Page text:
What Can I Afford?

• A Resource For Buyers •

Our advice on affordability is this: Housing costs should not exceed twenty-eight percent (28%) of your gross income. We define housing costs as the monthly mortgage payment plus taxes and insurance. For example, if your gross monthly income is $6,000 before taxes, then a comfortable mortgage payment at 28% is $1,680 (including taxes and insurance). Banks will expect to see a downpayment of five percent (5%) to twenty percent (20%), depending on the type of financing, with some lending institutions asking for three months of payments in reserves.

NOTE: We believe the more you tell us about yourself and your needs, the better we can negotiate on your behalf.


The general rule of thumb is that you can spend one percent (1%) of the purchase price annually on repairing gutters, caulking windows, sealing the driveway, and myriad other maintenance items that comes with homeownership. Newer homes tend to cost less to maintain than older homes, but that can vary based on how well the older home was cared for over the years.


The debt-to-income ratio (DTI) is a percentage lenders calculate to determine how much money is spent versus the amount of income in the household. The standard debt-to-income ratio used by most lenders limits the mortgage payment to twenty-eight percent (28%) of the applicant's gross income. The monthly mortgage payment, combined with all other debts, is often limited to thirty-six percent (36%) of the gross income.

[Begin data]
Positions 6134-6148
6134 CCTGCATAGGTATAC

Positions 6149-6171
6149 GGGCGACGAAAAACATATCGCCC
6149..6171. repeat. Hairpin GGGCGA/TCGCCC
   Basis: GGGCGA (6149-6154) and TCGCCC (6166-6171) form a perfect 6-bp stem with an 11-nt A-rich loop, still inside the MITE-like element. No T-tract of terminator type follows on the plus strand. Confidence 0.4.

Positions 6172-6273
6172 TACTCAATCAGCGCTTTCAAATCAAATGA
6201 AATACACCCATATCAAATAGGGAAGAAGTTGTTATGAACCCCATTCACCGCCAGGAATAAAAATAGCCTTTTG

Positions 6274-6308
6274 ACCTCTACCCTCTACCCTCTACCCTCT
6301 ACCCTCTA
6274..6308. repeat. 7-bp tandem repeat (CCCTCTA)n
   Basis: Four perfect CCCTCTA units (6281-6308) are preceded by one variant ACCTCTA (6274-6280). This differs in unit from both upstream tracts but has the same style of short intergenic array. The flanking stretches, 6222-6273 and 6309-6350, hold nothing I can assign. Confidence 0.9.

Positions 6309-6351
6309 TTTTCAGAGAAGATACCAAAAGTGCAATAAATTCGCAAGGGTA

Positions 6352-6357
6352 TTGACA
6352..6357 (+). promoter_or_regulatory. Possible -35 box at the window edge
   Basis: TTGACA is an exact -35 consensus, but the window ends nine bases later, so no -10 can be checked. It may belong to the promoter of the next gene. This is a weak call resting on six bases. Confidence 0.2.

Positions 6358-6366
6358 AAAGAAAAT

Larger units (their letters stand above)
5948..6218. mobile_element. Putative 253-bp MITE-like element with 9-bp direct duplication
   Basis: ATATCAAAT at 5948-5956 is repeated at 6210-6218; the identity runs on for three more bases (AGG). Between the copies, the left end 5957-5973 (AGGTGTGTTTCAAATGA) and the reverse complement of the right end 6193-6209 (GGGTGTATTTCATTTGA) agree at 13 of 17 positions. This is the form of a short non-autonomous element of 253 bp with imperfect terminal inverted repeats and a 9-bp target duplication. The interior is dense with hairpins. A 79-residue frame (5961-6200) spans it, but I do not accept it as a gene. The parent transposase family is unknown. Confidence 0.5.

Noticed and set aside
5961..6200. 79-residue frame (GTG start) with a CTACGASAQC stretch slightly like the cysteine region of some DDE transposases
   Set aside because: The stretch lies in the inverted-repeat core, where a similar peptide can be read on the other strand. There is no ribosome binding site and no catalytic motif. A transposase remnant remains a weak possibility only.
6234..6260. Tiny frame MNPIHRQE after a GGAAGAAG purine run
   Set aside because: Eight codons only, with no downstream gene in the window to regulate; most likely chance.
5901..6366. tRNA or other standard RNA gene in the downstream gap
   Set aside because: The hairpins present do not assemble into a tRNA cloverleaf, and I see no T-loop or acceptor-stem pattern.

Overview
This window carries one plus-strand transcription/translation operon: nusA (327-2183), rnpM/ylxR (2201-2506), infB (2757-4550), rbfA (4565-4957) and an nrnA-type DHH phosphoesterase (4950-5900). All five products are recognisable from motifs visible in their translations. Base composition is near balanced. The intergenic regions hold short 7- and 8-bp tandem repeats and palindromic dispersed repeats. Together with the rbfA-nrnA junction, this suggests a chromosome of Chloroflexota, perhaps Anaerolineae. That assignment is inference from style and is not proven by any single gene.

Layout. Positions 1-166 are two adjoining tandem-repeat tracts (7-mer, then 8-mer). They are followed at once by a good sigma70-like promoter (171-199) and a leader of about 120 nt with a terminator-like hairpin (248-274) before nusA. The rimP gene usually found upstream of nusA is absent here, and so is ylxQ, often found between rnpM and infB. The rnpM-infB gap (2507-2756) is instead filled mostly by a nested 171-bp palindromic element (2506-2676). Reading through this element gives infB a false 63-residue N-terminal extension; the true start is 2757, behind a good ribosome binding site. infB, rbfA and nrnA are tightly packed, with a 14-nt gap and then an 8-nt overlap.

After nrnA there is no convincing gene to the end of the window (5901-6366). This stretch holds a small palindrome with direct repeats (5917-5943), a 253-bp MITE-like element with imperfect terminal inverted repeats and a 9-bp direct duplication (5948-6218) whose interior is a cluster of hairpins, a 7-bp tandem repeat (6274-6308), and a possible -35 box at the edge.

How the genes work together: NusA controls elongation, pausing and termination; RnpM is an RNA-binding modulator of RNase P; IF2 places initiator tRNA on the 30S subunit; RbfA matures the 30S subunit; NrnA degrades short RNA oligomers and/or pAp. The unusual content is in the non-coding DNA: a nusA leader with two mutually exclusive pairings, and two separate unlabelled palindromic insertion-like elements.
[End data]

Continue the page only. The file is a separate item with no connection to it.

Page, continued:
Knowing what you can afford comfortably is the first task in your home-buying journey. Lenders prefer that borrowers spend no more than twenty-eight percent (28%) of their gross income on the monthly mortgage payment, and no more than thirty-six (36%) percent on total debt. It's worth checking with multiple lenders before searching for houses. Most are happy to calculate a rough estimate of what you can afford and/or prequalify you for a loan.

What you can afford to pay for a property will depend on these six factors:

1. Gross income;
2. Interest rates;
3. Credit history;
4. Outstanding debt(s);
5. Type of mortgage selected;
6. Downpayment (including closing costs and cash reserves required by the lender).

When To Buy

These are common reasons for buying a house:

1. You need a tax break;
2. You want a hedge against inflation;
3. You prefer to own instead of renting;
4. The monthly payments are affordable;
5. You can afford the maintenance expenses;
6. You are not counting on short-term appreciation;
7. You plan to stay in the house for at least two years;
8. You are not overly concerned by dips in the housing market.

Market Information

Our real estate agents are excellent sources for learning about local housing market conditions. BC Adobe Realty would love to assist you with the purchase of your Boulder City / Greater Las Vegas Area property. If you have any questions, please reach out to us by email or call (702) 293-1707. We also suggest reading the 2022 Housing Forecast by Realtor.com for industry insights.